It is said that history is written by the winners, disputed by the losers, argued over by specialists and academics, revised by events and forgotten by almost everyone else.
But the best histories, I believe, are the unintended ones: written in diary form by those not thinking about publication, buried in a box in a garage or attic and then rediscovered 40 years later. These histories are usually raw and unvarnished –written as the events were happening and, consequently, far more reliable than third hand accounts and dimly recalled memories.
Belfast Days is one of those unintended histories, written by the 16-year-old Eimear O’Callaghan between January 1 and December 31, 1972. That year was one of the worst two or three of the Troubles, a year when it looked as though Northern Ireland could slip over the edge at any moment and into the abyss of civil war. This is a view of that year through the eyes of a teenage girl from west Belfast. What makes it particularly important is that she has a great ear and eye, tight phrasing and a nose for the stuff that actually matters.
Another extraordinary aspect of this diary is the contrast between the everyday lives of people (she writes about her family, school friends, social life and the daily rituals of her community with great affection) and the bizarre, often terrifying series of events that were going on all around them almost all of the time. These were the days when you did your homework to the sound of gunfire and woke to the thunder of an explosion. This was her life at this particular time and she manages to record it without bitterness and without resorting to an agenda or finger pointing. She writes it – and I don’t know if she’s aware of this – as if she were already the journalist she was to become.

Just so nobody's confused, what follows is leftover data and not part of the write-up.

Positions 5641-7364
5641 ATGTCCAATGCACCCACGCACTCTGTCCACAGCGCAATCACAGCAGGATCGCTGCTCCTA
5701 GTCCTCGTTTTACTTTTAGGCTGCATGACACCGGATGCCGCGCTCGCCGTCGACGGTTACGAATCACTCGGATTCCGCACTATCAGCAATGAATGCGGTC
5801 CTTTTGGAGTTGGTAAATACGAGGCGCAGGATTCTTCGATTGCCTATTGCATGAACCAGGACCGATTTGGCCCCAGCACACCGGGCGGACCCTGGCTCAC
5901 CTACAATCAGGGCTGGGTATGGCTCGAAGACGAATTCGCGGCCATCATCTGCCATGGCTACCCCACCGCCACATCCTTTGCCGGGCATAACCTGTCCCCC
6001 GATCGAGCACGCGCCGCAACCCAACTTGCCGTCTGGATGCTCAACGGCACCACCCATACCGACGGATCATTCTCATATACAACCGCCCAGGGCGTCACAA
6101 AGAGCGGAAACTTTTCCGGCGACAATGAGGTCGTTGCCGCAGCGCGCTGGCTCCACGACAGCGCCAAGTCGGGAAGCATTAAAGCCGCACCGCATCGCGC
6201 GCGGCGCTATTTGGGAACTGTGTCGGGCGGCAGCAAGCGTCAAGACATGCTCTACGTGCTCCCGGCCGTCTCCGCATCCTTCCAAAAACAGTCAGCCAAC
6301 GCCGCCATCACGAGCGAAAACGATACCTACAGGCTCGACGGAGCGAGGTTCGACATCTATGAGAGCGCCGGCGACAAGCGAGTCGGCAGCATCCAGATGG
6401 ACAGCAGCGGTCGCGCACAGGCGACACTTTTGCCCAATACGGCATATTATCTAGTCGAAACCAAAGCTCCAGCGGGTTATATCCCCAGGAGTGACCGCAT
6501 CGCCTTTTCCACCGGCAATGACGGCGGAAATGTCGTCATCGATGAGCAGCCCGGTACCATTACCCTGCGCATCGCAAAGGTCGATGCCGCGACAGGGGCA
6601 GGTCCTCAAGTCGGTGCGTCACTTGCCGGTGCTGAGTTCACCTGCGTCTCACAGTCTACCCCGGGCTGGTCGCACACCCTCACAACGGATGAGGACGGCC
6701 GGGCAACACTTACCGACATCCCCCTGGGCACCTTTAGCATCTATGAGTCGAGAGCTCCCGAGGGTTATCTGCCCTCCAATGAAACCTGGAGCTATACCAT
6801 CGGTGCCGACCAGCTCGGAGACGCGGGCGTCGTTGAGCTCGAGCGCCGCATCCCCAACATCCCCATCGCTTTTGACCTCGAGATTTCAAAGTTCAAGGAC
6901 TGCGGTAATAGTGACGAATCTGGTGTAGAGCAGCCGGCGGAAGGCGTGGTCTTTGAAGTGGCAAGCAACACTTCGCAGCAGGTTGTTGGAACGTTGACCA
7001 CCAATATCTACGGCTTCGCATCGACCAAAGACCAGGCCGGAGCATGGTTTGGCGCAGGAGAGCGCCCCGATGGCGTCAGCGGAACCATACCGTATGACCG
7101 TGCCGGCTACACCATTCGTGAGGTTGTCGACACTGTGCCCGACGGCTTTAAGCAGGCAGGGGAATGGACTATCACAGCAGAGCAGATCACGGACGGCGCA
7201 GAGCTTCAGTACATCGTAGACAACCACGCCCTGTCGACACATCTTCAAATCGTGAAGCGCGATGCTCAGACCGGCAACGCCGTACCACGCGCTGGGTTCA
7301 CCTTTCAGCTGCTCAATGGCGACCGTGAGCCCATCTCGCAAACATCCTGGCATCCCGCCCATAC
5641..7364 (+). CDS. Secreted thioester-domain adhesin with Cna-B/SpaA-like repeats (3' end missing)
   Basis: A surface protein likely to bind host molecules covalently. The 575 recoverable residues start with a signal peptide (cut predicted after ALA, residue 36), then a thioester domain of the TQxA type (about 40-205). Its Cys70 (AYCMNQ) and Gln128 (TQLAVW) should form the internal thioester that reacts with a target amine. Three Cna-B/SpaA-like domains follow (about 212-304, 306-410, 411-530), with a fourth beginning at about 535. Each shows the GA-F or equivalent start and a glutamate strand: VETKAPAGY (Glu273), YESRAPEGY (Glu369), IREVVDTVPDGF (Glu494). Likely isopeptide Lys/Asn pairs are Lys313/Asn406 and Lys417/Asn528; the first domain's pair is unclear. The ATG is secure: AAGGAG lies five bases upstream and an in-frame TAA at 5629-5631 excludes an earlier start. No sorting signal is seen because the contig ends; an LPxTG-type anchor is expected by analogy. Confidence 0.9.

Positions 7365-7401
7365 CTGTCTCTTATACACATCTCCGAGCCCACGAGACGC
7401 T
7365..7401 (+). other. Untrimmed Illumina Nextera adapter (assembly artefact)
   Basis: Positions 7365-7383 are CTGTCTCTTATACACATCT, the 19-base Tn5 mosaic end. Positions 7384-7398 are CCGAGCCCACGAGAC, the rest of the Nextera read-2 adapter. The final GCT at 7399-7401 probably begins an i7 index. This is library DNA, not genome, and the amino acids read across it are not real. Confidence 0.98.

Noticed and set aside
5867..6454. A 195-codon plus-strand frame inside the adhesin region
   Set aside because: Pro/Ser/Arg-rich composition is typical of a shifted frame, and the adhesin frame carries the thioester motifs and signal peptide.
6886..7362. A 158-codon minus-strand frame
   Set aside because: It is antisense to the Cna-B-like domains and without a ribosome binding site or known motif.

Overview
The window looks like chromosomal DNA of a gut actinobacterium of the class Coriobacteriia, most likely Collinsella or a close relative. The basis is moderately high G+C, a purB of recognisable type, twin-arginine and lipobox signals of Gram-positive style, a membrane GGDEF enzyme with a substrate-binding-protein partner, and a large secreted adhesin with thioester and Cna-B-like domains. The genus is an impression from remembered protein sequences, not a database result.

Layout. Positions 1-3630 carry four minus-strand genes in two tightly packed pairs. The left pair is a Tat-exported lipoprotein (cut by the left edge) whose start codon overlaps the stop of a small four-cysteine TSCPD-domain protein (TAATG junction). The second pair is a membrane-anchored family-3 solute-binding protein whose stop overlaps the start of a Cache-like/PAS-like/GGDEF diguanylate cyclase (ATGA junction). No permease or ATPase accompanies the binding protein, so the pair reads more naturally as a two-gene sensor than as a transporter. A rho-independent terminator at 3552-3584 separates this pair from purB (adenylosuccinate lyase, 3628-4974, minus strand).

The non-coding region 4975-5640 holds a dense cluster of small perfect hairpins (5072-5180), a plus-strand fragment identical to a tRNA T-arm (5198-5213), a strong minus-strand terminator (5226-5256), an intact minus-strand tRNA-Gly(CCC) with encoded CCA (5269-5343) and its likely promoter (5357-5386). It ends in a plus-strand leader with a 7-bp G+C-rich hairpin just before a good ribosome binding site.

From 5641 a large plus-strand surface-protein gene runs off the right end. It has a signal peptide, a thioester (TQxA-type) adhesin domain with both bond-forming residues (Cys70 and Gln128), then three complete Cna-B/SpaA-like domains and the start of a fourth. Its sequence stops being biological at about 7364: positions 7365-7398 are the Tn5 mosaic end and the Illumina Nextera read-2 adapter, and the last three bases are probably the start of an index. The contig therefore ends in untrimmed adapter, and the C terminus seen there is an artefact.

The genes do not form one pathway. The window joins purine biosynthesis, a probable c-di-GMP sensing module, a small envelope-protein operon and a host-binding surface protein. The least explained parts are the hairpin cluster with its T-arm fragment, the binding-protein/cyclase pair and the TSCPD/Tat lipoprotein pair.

Her background may be nationalist, but this isn’t the diary of a nationalist. It isn’t the diary of someone trying to explain the ‘politics’ of Northern Ireland. It isn’t the sort of teenage diary we get nowadays – courtesy of blogs and YouTube – where the content is dictated by instant feedback from your target audience. As O’Callaghan says, “It is the diary of a schoolgirl, woven through with her teenage hopes and fears. The savagery it evokes shocks and appals me, as does its evidence of how speedily and easily a society can violently implode.”
Here are the closing lines from December 31: “Went to bed and cried myself to sleep. The thought of another year, like the one which has just gone out, is too unbearable to contemplate…All I can do is dread 1973. White Paper due out in spring. This, plus assassinations plus freedom of UDA, doesn’t carry much hope of a happy New Year. Just hope that I and the rest of the family are still here this time next year!!”
I’m about the same age as Eimear, so we share space and history. I learned a lot about her, but I also learned a lot about myself, too.
Her diary is more than merely worth reading, it is essential reading. Her story, her history, is our story and our history.
It’s a sane voice in a babble of self-justifying ‘histories’ and narratives that have crammed the shelves since 1998. If you want to understand an important aspect of life in Northern Ireland at a critical moment in our collective history, then read this diary.